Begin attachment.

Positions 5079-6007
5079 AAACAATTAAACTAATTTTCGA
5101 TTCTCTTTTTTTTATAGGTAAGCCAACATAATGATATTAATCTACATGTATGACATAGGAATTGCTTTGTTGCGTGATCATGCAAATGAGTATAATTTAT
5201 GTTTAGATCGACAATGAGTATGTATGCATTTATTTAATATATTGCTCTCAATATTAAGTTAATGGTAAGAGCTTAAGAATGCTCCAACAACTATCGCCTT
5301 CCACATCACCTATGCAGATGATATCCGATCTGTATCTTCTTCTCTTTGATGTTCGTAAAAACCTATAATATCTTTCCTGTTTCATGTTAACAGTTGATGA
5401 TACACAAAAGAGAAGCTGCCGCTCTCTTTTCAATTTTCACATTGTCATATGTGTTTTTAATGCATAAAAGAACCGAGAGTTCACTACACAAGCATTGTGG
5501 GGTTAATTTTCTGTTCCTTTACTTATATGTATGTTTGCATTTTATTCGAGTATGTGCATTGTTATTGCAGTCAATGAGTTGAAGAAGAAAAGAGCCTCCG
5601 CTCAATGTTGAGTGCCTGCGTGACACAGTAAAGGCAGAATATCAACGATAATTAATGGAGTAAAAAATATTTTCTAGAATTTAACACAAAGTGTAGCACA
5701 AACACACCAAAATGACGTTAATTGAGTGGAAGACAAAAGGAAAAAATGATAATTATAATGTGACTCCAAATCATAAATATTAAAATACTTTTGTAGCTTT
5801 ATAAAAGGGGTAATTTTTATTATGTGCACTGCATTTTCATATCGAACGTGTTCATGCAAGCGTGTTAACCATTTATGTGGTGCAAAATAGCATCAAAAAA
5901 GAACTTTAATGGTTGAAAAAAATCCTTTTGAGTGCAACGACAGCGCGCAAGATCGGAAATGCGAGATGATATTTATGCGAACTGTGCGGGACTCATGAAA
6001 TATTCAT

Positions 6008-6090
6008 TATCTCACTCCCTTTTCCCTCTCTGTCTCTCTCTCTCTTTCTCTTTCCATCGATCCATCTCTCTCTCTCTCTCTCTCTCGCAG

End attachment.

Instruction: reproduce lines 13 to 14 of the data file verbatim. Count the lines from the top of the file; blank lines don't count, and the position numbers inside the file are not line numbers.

Positions 6008-6090
6008 TATCTCACTCCCTTTTCCCTCTCTGTCTCTCTCTCTCTTTCTCTTTCCATCGATCCATCTCTCTCTCTCTCTCTCTCTCGCAG